TITLE

Injection technique for immunisation

AUTHOR(S)
Diggle, Linda
PUB. DATE
January 2007
SOURCE
Practice Nurse;1/12/2007, Vol. 33 Issue 1, p34
SOURCE TYPE
Academic Journal
DOC. TYPE
Article
ABSTRACT
The article focuses on the injection technique for immunisation. The goal of vaccination is to obtain immunological protection with minimal trauma. Among the factors that contribute to the safe and effective delivery of a vaccine include the route of administration determined by the angle of the injection, whether tissue is stretched flat at the injection site and depth of needle insertion. The techniques include intramuscular, subcutaneous or intradermal injection which are determined by the vaccine being administered.
ACCESSION #
23790461

 

Related Articles

  • The importance of injecting vaccines into muscle. Zuckerman, Jane N // BMJ: British Medical Journal (International Edition);11/18/2000, Vol. 321 Issue 7271, p1237 

    Editorial. Presents reasons for the importance of injecting vaccines in muscle. Maximization of the immunogenicity of the vaccine; Minimization of the severity of reactions at the injection site; Role of poor site selection in vaccine failure; Indications that subcutaneous injection are less...

  • injection. Peters, Michael // BMA A-Z Family Medical Encyclopedia;2004, p426 

    An encyclopedia entry for "injection" is presented. The term refers to the introduction of a substance into the body from a syringe through the use of a needle. Methods of injections include intravenous, where drugs are injected into a vein, intramuscular, where drugs are injected into a muscle,...

  • Intradermal Hepatitis B Revaccination Is Effective and Economical.  // Kidney;Jan/Feb98, Vol. 7 Issue 1, p24 

    Compares the safety of intradermal (ID) versus intramuscular (IM) hepatitis B (HB) revaccination in chronic dialysis patients nonresponsive to IM vaccination. Seroconversion rates in ID and IM patients; Proportion of patients with protective anti-HB titers; Cost of the ID schedule versus other...

  • How to help patients achieve correct self-injection technique. Diggle, Jane // Practice Nursing;Sep2014, Vol. 25 Issue 9, p451 

    The article discusses best practice in self-injection technique, injection technique guidelines published by Forum for Injection Technique (FIT), and role of practice nurses in patient education, particularly on injection technique. Topics discussed include importance of revisiting technique...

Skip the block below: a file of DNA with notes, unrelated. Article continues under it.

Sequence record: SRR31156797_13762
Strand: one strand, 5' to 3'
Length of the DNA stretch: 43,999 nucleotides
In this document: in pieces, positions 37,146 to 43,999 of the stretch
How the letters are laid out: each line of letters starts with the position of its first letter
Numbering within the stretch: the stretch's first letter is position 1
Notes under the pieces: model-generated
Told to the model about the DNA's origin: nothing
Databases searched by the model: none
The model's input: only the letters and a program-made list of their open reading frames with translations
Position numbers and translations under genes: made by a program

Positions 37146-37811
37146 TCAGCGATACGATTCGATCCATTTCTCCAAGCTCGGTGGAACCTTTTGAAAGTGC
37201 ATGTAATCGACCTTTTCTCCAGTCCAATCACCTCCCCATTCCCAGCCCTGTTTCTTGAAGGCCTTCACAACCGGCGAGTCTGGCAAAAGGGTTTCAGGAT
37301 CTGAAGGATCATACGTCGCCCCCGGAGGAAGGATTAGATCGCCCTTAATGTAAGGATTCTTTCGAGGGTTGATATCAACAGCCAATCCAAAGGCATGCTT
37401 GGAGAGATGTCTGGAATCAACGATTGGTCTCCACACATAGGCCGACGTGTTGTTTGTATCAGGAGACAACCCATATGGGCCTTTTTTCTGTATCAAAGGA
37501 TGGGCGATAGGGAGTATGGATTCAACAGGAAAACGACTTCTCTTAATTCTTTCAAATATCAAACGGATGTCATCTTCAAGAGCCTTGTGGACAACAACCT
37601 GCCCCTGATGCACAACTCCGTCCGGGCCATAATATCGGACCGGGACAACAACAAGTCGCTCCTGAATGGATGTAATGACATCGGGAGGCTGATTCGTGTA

• Intradermal Influenza Vaccine Immunogenic in Elderly Patients. Kaye, Donald // Clinical Infectious Diseases;12/1/2008, Vol. 47 Issue 11, pii 

    The article reports on the clinical study conducted by French private practitioner Robert Arnou and colleagues, which revealed that an intradermal vaccine against the influenza virus, delivered by microinjection, triggers protective levels of antibodies against the virus. Arnou and colleagues...

  • Different Routes of Administration of Cell Culture Rabies Vaccines. Chaudhary, Sanjeev M. // Indian Journal of Community Medicine;Apr-Jun2012, Vol. 37 Issue 2, p136 

    A letter to the editor is presented in response to an article about the economic advantages of using intradermal regimen in antirabies treatment in a 2010 issue.

  • intradermal.  // Royal Society of Medicine: Medicines;2002, p306 

    The article presents information on intradermal injections, or injections made into the skin.

  • Routes of Administration for Meningococcal Vaccine. Zepf, Bill // American Family Physician;8/1/2001, Vol. 64 Issue 3, p485 

    Presents information on a study by F.L. Ruben and others that compared intramuscular and subcutaneous administration of meningococcal vaccine. Description of the study and its results; Conclusion that intramuscular and subcutaneous routes were associated with similar immunogenicity.

  • Clinical evaluation of intradermal vaccination against porcine enzootic pneumonia (Mycoplasma hyopneumoniae). Tassis, P. D.; Papatsiros, V. G.; Nell, T.; Maes, D.; Alexopoulos, C.; Kyriakis, S. C.; Tzika, E. D. // Veterinary Record: Journal of the British Veterinary Association;3/10/2012, Vol. 170 Issue 10, following p261 

    The aim of the present study was to investigate the efficacy of single-dose intradermal vaccination against Mycoplasma hyopneumoniae on a commercial swine unit. A total of 1051 healthy suckling piglets of 28±3 days of age were randomly assigned to one of three experimental groups: (a)...

Share

Read the Article

Courtesy of VIRGINIA BEACH PUBLIC LIBRARY AND SYSTEM

Sorry, but this item is not currently available from your library.

Try another library?
Sign out of this library

Other Topics